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Thromb Haemost. 2003 Jan;89(1):9-12.

Antithrombin I. Inhibition of thrombin generation in plasma by fibrin formation.

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  • 1The Blood Research Institute of the Blood Center of Southeastern Wisconsin, PO Box 2178, Milwaukee, WI 53201-2178, USA.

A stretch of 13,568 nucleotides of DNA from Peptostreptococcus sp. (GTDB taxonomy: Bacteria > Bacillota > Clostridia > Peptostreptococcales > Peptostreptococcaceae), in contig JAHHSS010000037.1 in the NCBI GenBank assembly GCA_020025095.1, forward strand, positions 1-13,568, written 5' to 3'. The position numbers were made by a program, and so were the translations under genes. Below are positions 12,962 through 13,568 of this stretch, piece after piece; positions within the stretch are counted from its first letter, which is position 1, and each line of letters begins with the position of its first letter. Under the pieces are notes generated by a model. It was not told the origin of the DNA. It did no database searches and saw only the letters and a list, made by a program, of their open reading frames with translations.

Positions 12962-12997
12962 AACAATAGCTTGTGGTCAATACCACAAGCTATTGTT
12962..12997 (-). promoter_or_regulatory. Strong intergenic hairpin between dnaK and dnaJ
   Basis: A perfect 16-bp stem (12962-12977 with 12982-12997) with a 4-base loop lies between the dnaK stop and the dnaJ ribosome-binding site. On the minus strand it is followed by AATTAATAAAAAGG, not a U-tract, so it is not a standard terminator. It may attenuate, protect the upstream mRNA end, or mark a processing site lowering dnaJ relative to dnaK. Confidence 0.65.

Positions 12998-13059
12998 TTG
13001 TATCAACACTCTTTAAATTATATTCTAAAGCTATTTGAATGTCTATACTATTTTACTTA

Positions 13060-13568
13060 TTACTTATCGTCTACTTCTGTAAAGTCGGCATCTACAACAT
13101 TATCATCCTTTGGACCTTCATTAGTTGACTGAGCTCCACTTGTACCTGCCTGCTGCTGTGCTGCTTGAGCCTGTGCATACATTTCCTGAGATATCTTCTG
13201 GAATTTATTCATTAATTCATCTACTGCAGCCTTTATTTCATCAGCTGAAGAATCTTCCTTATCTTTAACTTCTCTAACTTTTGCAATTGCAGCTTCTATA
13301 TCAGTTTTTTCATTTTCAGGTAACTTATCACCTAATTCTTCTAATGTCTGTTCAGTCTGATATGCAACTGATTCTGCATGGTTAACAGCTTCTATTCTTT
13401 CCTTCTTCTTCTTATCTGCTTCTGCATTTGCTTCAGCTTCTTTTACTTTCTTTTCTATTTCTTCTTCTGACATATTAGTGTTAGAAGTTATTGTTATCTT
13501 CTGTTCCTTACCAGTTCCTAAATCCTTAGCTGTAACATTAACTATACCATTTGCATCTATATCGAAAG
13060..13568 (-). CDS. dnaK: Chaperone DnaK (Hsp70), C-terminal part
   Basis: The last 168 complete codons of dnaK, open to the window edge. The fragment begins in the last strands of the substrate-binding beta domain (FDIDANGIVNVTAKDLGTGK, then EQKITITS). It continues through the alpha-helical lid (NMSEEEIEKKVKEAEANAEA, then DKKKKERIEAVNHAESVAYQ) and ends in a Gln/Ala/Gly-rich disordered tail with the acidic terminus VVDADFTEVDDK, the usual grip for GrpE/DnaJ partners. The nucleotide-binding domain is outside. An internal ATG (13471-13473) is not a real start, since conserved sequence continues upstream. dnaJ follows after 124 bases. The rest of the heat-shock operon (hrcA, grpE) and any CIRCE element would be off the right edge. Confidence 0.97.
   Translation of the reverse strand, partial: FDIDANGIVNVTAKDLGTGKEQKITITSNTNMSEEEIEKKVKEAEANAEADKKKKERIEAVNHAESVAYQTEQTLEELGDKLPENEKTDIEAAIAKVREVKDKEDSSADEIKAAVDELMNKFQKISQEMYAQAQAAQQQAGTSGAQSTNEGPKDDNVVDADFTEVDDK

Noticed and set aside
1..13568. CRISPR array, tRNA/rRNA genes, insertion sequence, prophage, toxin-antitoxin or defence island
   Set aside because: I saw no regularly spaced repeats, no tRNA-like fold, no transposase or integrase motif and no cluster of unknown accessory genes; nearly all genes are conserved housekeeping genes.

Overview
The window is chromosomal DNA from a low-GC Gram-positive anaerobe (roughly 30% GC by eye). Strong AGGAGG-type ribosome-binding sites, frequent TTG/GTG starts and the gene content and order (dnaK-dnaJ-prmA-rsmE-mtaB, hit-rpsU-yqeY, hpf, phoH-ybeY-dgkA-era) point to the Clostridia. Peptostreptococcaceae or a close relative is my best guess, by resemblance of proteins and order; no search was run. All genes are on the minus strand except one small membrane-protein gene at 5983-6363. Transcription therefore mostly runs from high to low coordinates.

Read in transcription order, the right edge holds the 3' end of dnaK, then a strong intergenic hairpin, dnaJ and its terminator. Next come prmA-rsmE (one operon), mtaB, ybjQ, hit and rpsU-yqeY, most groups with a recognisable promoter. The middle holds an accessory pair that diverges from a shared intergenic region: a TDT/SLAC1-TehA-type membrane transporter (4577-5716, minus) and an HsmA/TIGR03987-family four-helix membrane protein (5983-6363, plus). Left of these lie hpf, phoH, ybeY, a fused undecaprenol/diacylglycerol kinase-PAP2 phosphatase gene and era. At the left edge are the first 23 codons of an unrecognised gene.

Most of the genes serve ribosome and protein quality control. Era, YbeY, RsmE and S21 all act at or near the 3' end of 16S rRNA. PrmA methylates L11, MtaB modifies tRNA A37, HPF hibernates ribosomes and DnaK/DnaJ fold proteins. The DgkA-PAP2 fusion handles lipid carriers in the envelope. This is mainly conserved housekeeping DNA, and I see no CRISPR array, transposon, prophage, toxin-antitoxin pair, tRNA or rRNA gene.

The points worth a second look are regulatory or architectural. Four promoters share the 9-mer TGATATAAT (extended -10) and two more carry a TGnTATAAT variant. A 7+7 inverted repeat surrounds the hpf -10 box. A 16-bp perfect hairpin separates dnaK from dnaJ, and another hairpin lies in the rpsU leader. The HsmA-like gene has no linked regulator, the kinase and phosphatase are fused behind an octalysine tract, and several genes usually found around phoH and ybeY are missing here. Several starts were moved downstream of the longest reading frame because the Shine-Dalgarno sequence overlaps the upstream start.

Thrombin substrate binding is mediated through fibrinogen recognition "exosite 1" in thrombin, resulting in fibrinopeptide cleavage to form fibrin. In addition, thrombin exhibits "non-substrate" binding to fibrin, an activity termed "Antithrombin I". Antithrombin I (AT-I) is characterized by two classes of thrombin binding sites, the first of "low affinity" in the fibrin E domain, and the other of high affinity, that is situated between C-terminal residues 414 and 427 of a variant gamma chain termed gamma'(1-427L), Plasma fibrinogen molecules containing gamma' chains ("fibrinogen 2") are virtually all heterodimers containing one gamma(A) chain (platelet-binding) and one gamma' chain. The remaining fibrinogen (approximately 85%) is homodimeric, lacks high affinity thrombin-binding potential, and is termed " fibrinogen 1" (gamma(A)/gamma(A)). Thrombin generation in recalcified fibrinogen-depleted or congenital afibrinogenemic plasma is increased. Repletion with fibrinogen 1 has a modest effect in normalizing thrombin generation, whereas repletion with fibrinogen 2 (gamma(A)/gamma') has a more marked effect. A post-translational gamma' chain derivative, gamma'(1-423P), accounts for 3%-34% of the gamma' chain population, lacks thrombin binding potential, and arises by proteolytic processing at the expense of gamma' (1-427L) chains. Little is known about its effect on plasma AT-I activity under normal or pathological circumstances. In summary, fibrin formation (Antithrombin I) inhibits thrombin generation in clotting blood by sequestering thrombin, and "high-affinity" thrombin-binding (i.e., via gamma' chains) plays a dominant role in this process. AT-1 should be considered when assessing the pathogenesis of thromboembolic disease.

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